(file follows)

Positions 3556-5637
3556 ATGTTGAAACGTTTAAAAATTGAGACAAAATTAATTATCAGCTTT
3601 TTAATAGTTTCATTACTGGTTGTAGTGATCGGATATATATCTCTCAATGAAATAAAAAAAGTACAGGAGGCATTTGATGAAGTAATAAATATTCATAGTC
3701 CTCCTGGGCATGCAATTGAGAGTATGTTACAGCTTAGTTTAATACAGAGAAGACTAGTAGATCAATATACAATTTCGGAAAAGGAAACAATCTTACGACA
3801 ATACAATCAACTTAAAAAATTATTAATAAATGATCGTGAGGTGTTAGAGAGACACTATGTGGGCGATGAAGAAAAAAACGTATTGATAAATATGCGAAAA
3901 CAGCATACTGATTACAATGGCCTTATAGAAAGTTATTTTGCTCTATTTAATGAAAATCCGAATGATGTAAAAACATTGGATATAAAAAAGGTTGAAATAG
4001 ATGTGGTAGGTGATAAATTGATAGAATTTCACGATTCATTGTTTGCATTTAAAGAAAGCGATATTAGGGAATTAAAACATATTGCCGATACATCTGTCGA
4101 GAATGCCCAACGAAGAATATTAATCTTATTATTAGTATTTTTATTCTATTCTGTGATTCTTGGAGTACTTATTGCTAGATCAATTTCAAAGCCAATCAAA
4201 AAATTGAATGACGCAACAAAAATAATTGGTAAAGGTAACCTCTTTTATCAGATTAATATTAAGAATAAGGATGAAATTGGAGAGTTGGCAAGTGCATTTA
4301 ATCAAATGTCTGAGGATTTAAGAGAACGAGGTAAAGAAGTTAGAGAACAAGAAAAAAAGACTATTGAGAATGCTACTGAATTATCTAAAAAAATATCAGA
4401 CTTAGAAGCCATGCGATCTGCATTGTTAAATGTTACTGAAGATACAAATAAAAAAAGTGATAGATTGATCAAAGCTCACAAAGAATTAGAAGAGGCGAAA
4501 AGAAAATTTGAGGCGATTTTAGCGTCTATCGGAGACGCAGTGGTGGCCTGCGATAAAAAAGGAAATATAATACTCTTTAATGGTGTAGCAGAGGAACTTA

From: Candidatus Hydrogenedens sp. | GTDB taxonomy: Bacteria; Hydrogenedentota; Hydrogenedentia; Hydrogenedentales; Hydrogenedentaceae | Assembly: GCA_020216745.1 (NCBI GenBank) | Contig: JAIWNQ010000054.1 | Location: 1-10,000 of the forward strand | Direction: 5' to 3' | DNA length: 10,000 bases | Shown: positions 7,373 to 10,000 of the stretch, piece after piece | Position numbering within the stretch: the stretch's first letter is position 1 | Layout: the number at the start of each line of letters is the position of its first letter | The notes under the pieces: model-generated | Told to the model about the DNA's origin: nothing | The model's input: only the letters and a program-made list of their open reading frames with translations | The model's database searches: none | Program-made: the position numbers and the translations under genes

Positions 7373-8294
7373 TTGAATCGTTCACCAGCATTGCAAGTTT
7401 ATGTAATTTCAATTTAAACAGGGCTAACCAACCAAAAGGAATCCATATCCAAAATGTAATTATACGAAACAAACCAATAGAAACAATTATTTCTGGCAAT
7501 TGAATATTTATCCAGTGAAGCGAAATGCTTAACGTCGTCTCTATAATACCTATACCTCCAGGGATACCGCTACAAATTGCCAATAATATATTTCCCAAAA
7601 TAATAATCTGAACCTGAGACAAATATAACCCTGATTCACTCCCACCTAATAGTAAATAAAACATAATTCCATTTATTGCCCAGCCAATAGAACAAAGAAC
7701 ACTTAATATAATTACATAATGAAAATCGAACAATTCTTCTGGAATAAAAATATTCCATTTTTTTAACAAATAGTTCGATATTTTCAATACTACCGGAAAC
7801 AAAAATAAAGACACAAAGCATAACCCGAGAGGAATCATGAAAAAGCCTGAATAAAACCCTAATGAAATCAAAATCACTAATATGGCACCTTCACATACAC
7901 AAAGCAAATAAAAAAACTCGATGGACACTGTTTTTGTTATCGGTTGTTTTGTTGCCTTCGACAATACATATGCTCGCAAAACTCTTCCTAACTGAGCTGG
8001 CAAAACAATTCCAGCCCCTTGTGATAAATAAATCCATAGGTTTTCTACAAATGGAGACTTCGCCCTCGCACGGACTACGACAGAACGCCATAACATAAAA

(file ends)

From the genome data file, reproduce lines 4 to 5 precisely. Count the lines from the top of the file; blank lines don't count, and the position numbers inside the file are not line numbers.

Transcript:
3701 CTCCTGGGCATGCAATTGAGAGTATGTTACAGCTTAGTTTAATACAGAGAAGACTAGTAGATCAATATACAATTTCGGAAAAGGAAACAATCTTACGACA
3801 ATACAATCAACTTAAAAAATTATTAATAAATGATCGTGAGGTGTTAGAGAGACACTATGTGGGCGATGAAGAAAAAAACGTATTGATAAATATGCGAAAA